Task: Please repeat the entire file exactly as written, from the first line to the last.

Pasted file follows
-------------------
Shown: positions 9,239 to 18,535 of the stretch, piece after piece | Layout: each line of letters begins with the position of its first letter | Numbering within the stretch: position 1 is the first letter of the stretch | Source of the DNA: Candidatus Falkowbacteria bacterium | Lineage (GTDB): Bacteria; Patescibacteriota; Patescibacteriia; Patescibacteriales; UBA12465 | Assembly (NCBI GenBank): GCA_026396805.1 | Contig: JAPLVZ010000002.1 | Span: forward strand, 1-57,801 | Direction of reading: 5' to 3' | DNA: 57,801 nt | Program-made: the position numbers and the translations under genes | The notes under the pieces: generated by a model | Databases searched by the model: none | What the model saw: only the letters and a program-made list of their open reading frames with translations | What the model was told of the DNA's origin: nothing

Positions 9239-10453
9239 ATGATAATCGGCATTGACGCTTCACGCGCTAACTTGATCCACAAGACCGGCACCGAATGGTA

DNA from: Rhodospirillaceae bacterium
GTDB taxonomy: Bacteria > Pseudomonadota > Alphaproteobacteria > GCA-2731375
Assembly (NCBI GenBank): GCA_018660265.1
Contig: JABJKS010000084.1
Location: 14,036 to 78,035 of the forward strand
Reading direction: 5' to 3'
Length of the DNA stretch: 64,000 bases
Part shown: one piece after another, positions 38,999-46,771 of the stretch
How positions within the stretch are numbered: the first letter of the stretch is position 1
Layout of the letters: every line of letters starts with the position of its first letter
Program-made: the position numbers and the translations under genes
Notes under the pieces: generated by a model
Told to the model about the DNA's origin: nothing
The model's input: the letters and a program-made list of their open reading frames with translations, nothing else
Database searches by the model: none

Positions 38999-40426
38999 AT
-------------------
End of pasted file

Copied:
Shown: positions 9,239 to 18,535 of the stretch, piece after piece | Layout: each line of letters begins with the position of its first letter | Numbering within the stretch: position 1 is the first letter of the stretch | Source of the DNA: Candidatus Falkowbacteria bacterium | Lineage (GTDB): Bacteria; Patescibacteriota; Patescibacteriia; Patescibacteriales; UBA12465 | Assembly (NCBI GenBank): GCA_026396805.1 | Contig: JAPLVZ010000002.1 | Span: forward strand, 1-57,801 | Direction of reading: 5' to 3' | DNA: 57,801 nt | Program-made: the position numbers and the translations under genes | The notes under the pieces: generated by a model | Databases searched by the model: none | What the model saw: only the letters and a program-made list of their open reading frames with translations | What the model was told of the DNA's origin: nothing

Positions 9239-10453
9239 ATGATAATCGGCATTGACGCTTCACGCGCTAACTTGATCCACAAGACCGGCACCGAATGGTA

DNA from: Rhodospirillaceae bacterium
GTDB taxonomy: Bacteria > Pseudomonadota > Alphaproteobacteria > GCA-2731375
Assembly (NCBI GenBank): GCA_018660265.1
Contig: JABJKS010000084.1
Location: 14,036 to 78,035 of the forward strand
Reading direction: 5' to 3'
Length of the DNA stretch: 64,000 bases
Part shown: one piece after another, positions 38,999-46,771 of the stretch
How positions within the stretch are numbered: the first letter of the stretch is position 1
Layout of the letters: every line of letters starts with the position of its first letter
Program-made: the position numbers and the translations under genes
Notes under the pieces: generated by a model
Told to the model about the DNA's origin: nothing
The model's input: the letters and a program-made list of their open reading frames with translations, nothing else
Database searches by the model: none

Positions 38999-40426
38999 AT